There is a lovely specialty grocery with an artisan bakery next door. Truly wonderful. But no lox. There is a decent Middle Eastern restaurant and grocery as well but lox is an Ashkenazic dish, not from the Levant. We have a new high end grocery but this is far from my house, as are the other boutique places that might have it. But nothing even approaching Morry’s which sits on a street corner in Hyde Park and has a long formica counter and small tables by the big windows and a menu on the wall, now quite old now, touting enormous sandwiches made from corned beef and pastrami, and large coolers near the cash register with soda and iced tea, and shrink wrapped cookies and slices of pie. Nothing fancy at all, really.


And yet Morry’s had lox, and my wife’s hot pastrami (not too fat) on fresh rye with honest mustard, and we both had a goodly slice of half sour dill pickles. This is not elegance at all, but what ordinary people buy for lunch, like the guy sitting at the next table reading his Sun Times while devouring his sandwich and pickle. That's what I want.

My elder son thinks any city wishing to be truly civilized requires a Jewish community to be part of it. I would add that in America any city to be truly civilized also needs a black community and a gay community. These are minimum requirements. More is better.

We have such communities in our fair town, but they are not organized, so their civilizing influence is lost. They have to have a physical center like a neighborhood or a commercial heart. Our Asian community has developed one, and so has our Latino/a community. And the mark of their success is that they not only serve their own community but members of the wider city as well.


One good barbeque does not comprise an African-American village, and two gay bars is not community center. I sigh.

And a town without a genuine deli? Barbarity!

01 September 2008

Lucky Generals

I’ve had a string of good luck recently. Nothing fancy, mind you, but it’s as if the universe decided to hold the door open instead of letting slap in my face.

I was away in Texas recently, preaching at a former church and conducting a thirtieth anniversary wedding. Those were the excuses for going back to a place where we spent too few years, and where our youngest was born and our eldest faced his first challenges as a schoolboy. In short, it was a visit to our past.

Now, such occasions can too often be like high school reunions which are never quite as good or bad as we make them out to be. But in this case, everything went even better than I hoped.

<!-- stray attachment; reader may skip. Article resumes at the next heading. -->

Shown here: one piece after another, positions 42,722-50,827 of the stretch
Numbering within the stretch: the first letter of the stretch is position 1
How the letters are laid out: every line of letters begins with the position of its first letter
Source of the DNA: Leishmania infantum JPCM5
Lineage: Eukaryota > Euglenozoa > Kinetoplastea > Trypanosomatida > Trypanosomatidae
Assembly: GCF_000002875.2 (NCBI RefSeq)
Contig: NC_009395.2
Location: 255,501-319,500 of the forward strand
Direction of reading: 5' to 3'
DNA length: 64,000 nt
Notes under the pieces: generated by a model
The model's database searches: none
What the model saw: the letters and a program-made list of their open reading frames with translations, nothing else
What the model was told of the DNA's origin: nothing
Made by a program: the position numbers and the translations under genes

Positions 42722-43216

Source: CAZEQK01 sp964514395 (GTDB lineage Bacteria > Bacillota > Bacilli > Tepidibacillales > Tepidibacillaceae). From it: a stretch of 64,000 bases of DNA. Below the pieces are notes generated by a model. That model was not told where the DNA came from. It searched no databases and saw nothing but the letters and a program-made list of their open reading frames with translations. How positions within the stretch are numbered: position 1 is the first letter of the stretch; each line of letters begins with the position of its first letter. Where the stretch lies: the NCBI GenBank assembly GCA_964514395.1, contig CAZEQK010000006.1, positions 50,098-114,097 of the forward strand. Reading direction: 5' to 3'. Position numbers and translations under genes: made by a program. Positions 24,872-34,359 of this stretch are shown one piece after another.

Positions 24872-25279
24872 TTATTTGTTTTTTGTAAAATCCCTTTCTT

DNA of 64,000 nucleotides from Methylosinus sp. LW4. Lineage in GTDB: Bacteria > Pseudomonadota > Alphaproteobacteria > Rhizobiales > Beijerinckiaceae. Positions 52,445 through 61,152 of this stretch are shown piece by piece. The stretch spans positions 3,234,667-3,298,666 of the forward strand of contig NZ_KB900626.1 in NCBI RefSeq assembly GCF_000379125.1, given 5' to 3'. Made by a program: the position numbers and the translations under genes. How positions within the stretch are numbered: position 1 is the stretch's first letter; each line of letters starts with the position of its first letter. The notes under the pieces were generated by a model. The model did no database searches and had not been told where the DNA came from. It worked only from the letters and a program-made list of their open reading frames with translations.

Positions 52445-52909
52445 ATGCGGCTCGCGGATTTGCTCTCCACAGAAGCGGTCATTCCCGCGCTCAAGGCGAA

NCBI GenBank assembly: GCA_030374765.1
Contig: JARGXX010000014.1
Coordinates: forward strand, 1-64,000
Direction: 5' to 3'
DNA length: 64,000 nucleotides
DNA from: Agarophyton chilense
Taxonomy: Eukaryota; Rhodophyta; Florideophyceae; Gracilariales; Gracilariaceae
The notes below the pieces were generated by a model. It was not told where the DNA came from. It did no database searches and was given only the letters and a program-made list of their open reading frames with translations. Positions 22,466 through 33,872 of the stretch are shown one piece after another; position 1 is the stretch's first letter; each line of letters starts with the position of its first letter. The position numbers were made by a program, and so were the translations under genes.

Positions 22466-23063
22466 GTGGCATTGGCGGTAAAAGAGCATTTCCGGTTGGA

First, the trip down was easy and uneventful. The flight left on time, arrived only 15 minutes late and we were on our way to our hotel just before rush hour. A wicked summer storm came upon us as we drove north, just as the ‘check tire pressure light’ came on in the car. I had a sinking feeling and pulled off to find a gas station in the driving rain.

(You said good luck, right?)

Yes. I happened to pull off just where the rental company had an office, and they swapped my sub compact for – get this – a brand new mustang convertible. “It’s all I have,” she sheepishly said.

“I really don’t mind at all,” said I sounding nonchalant. Secretly giggling.

At the hotel the room had only double beds. I am too old, or rather my wife is too old, to sleep like that. I asked the clerk if there was anything else. She hemmed and hawed about not having a king size except in a suite. I said “Talk to me,” and she remembered how I had already tipped her when I checked in. Lo and behold I had a complimentary king suite (really big room with couch and desk).

We spent the whole next day roaring through the hill country, top down, fluffy clouds keeping the morning heat low. The air was clean and the scenery was as great as I remembered. The next day we toured our old haunts, eating in favorite places and then conducting the wedding.

The next day I preached. Two services. I helped them go to two services 15 years ago and that was what set them free. It was lovely to see so many familiar faces, and so many new ones. And then we had dinner with my old staffers.

At the airport on Monday they put us on an earlier flight, giving us over two hour's head start home. But I said, let’s play, and we poked around Chicago for that extra time, the place we were married and lived for four years. Had a real delicatessen sandwich at Morry’s on the South Side and still got home before dinner.

I thought it was over, the lucky part that is. But maybe not. Had a stroke of it this morning, and perhaps it is a token of more to come. Taking a very long walk because the Y was closed for Labor Day I found $50 on the sidewalk.

Not the lottery, but maybe I’ll spend some of it on some tickets.

Napoleon Bonaparte came to mind. Asked which sort of generals he tried to hire, he replied, “Lucky Ones.”